Draper prize to go to MIT researcher

Jan 15, 2007

A Massachusetts Institute of Technology researcher credited with inventing the World Wide Web is the winner of the 2007 Charles Stark Draper Prize.

Timothy Berners-Lee will receive the $500,000 award and gold medallion that is considered engineering's Nobel Prize during Feb. 20 ceremonies in Washington.

Berners-Lee "imaginatively combined ideas to create the World Wide Web, an extraordinary innovation that is rapidly transforming the way people store, access, and share information around the globe," according to the National Academy of Engineers, which established the Draper Prize in 1988 to honor engineers whose accomplishments have significantly benefited society.

Berners-Lee proposed his concept for the Web in 1989 while at the European Organization for Nuclear Research. He launched it on the Internet in 1991 and continued to refine its design through 1993.

He is now a senior researcher at MIT's Computer Science and Artificial Intelligence Laboratory.

The Draper Prize, which honors the memory of "Doc" Draper, the "father of inertial navigation," is designed to increase public understanding of the contributions of engineering and technology.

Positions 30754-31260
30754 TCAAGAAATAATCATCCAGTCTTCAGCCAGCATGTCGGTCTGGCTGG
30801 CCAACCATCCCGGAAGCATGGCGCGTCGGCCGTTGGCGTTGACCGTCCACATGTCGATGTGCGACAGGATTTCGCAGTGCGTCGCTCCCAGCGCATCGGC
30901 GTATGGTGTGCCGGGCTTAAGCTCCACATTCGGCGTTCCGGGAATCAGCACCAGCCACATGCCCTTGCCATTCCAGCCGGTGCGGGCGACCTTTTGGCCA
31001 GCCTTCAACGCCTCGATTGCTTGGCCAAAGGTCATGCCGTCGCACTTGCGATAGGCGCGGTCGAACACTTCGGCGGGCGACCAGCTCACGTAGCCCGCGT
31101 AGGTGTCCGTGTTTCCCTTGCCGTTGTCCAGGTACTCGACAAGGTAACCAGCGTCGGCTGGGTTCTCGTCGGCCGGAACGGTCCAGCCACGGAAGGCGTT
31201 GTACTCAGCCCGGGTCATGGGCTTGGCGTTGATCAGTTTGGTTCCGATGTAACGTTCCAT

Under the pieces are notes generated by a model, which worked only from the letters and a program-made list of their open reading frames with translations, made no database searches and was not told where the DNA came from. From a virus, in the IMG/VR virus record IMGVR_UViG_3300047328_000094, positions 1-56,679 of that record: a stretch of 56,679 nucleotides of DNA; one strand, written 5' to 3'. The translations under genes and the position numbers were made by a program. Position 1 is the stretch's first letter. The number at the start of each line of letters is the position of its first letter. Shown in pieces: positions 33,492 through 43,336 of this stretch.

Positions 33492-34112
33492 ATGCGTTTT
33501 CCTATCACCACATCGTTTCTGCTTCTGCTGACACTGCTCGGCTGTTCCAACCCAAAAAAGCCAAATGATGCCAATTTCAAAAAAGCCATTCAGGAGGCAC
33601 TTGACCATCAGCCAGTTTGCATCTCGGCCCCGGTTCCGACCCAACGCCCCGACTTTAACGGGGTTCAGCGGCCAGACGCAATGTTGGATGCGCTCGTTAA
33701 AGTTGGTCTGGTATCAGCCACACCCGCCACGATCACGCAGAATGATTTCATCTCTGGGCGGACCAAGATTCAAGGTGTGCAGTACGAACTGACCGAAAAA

Copyright 2007 by United Press International

Explore further: Huntington acquires Louis Pasteur's notes on brewing beer

add to favorites email to friend print save as pdf

Related Stories

Microsoft profit dips as revenue rises

3 hours ago

Microsoft on Monday reported that its quarterly profit dipped as revenue increased with help from sales of Surface tablets, Xbox One consoles and cloud services.

Black hole chokes on a swallowed star

4 hours ago

A five-year analysis of an event captured by a tiny telescope at McDonald Observatory and followed up by telescopes on the ground and in space has led astronomers to believe they witnessed a giant black hole ...

Montana oil spill estimate lowered to 30,000 gallons

4 hours ago

Authorities have lowered their estimate of how much oil spilled from a broken pipeline beneath the Yellowstone River in eastern Montana, briefly contaminating the water supply of a city downstream.

Recommended for you

Sundance doc examines real-life Close Encounter

39 minutes ago

Earth authorities are completely unprepared for the arrival of alien visitors and worried humans should ready themselves by watching a groundbreaking documentary, the film's director boasts.

Toward a scientific process freed from systemic bias

Jan 26, 2015

Research on how science works - the science of science - can benefit from studying the digital traces generated during the research process, such as peer-reviewed publications. This type of research is crucial for the future ...

User comments : 0

Please sign in to add a comment. Registration is free, and takes less than a minute. Read more

Click here to reset your password.
Sign in to get notified via email when new comments are made.